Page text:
The News Tribune: Need to reduce your carbon? You can ‘buy’ these Pierce Co. trees without digging them up
By Craig Sailor

A program that’s adding trees to Pierce County’s publicly owned wild spaces will help businesses offset their carbon footprints. The Pierce Conservation District is the first in the nation to start such a program, said executive director Ryan Mello.

Rappahannock News: Protecting Paradise — Rivers, streams and soil: Signs of progress, but work remains
By Sara Schonhardt

Yet the fact that the report card essentially mirrors publicly available data is one reason Welch and others shouldn’t have been surprised, said Greg Wichelns, district manager at the Culpeper Soil and Water Conservation District (CSWCD), a semi-governmental agency that includes Rappahannock in its five-county service area and works to encourage conservation management best practices.

Central Maine: Watershed project moves ahead at Unity Pond
By Greg Levinsky

The Friends of Lake Winnecook, a group of 147 members, has partnered with other agencies, including the Waldo County Soil and Water Conservation District, to secure a $45,058 grant through the federal Clean Water Act to study Unity Pond.

ScienceDaily: In fire-prone West, plants need their pollinators -- and vice versa

A new study grounded in the northern Rockies explores the role of fire in the finely tuned dance between plants and their pollinators.

E&E News: Plan released to reduce massive wildfires in West

(Subscriber Only) U.S. officials [last] Friday released an overarching plan for removing or changing vegetation over a huge swath of the U.S. West to stop devastating wildfires on land used for cattle ranching, recreation and habitat for imperiled sage grouse.

Agri-Pulse: When blazes sapped firefighters, farmers took over. Now they want state help to do more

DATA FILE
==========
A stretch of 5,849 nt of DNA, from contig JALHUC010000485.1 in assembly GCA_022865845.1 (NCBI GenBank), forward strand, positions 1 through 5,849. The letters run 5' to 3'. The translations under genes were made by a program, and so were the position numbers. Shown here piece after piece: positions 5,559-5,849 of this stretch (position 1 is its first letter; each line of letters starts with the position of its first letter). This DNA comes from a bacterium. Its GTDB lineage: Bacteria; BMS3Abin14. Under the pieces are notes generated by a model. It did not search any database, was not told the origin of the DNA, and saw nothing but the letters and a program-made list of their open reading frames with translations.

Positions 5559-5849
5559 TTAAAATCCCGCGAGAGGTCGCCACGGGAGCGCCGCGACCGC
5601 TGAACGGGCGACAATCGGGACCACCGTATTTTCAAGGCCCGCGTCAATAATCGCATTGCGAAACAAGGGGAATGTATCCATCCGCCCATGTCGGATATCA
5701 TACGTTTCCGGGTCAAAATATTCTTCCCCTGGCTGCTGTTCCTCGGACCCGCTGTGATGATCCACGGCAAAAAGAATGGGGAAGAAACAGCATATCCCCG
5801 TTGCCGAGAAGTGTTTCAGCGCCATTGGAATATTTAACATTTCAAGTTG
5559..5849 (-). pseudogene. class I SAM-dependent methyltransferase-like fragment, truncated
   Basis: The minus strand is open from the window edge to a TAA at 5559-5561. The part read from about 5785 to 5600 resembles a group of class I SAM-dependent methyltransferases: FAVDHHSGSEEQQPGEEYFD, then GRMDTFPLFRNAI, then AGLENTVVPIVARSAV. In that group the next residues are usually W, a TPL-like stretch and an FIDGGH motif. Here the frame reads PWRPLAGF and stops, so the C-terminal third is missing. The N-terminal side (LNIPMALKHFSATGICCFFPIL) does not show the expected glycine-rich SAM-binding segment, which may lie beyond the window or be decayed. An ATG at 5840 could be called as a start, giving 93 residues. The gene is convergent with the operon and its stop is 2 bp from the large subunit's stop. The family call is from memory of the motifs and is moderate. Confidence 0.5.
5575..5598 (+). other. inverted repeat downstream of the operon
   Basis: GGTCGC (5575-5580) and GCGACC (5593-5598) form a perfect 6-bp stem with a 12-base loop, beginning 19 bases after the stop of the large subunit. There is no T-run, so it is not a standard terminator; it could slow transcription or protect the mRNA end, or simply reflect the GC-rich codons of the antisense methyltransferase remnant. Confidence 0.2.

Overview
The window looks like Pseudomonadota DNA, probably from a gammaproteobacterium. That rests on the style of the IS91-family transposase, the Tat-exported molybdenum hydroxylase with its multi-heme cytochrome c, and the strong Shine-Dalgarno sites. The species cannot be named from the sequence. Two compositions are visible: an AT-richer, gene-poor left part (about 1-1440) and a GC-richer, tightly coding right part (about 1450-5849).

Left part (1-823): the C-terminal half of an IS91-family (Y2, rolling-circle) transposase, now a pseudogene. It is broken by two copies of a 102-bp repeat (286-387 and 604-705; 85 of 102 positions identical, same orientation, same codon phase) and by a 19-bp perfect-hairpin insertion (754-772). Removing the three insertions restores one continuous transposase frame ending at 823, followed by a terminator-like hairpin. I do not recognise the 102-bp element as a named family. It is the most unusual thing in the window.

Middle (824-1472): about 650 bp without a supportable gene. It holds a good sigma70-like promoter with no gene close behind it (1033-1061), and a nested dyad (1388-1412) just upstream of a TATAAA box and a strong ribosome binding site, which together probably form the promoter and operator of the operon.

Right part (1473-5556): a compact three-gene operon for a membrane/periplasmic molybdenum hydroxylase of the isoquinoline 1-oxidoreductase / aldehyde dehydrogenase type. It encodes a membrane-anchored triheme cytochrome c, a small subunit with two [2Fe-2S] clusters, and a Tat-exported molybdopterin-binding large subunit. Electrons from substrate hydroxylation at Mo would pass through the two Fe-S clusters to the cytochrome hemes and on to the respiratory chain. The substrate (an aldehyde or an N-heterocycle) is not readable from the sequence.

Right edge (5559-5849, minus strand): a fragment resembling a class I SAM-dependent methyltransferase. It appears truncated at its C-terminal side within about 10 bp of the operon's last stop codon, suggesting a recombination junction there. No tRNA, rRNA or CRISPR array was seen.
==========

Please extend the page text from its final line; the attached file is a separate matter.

By Brad Hooker

(Subscriber Only) As hundreds of wildfires threatened rural communities for months on end, firefighters grew exhausted, resources stretched thin and the rescue system became fractured. That’s when farmers stepped in as firefighters.

News Medical Life Sciences: NRCS supports University of Illinois to clean agricultural drainage water

The Natural Resources Conservation Service (NRCS), part of the U.S. Department of Agriculture, has awarded $1.12 million to support the University of Illinois-led research to clean agricultural drainage water through saturated buffers and denitrifying bioreactors.

The Southern Maryland Chronicle: Coastal Farmers Being Driven Off Their Land As Salt Poisons The Soil
By Bill Lambrecht and Gracie Todd

With seas rising, farmers along the Atlantic and Gulf coasts increasingly suffer from one of the initial impacts of climate change: saltwater intrusion. The plague of salt is arriving not just from storms and tide but also underground, where it can migrate undetected until crops shrivel. Often, the damage is compounded by farming methods ingrained over the years.

Morning Ag Clips: Worm-like, soil-swimming robots to explore crop underworld

Now, a Cornell University project will develop worm-like, soil-swimming robots to sense and record soil properties, water, the soil microbiome and how roots grow.

Earth.com: Bacteria can unlock phosphorus in the soil to help plants grow
By Chrissy Sexton

In a study from the University of Washington, scientists have successfully introduced microbes into soil to make phosphorus more available to the roots of agricultural crops. The researchers collected the microbes from wild trees growing along the Snoqualmie River.

Penn State News: Researchers aim to 'upcycle' nutrient waste on farms using duckweed
By Tim Schley

With a $1.7 million grant from the National Science Foundation, Penn State researchers will investigate how duckweed could be grown on Pennsylvania farms to limit nutrient pollution into the Chesapeake Bay.

CBS News: Severe wildfires burning 8 times more area in western U.S., study finds
By Jeff Berardelli

In fact, according to a new study, there's been an eight-fold increase since the mid-1980s in annual area burned by high-severity wildfires — defined as a fire that kills more than 95 percent of trees. The transformation in fire behavior has happened fast, with this exponential increase happening in just one generation over the course of 30 years.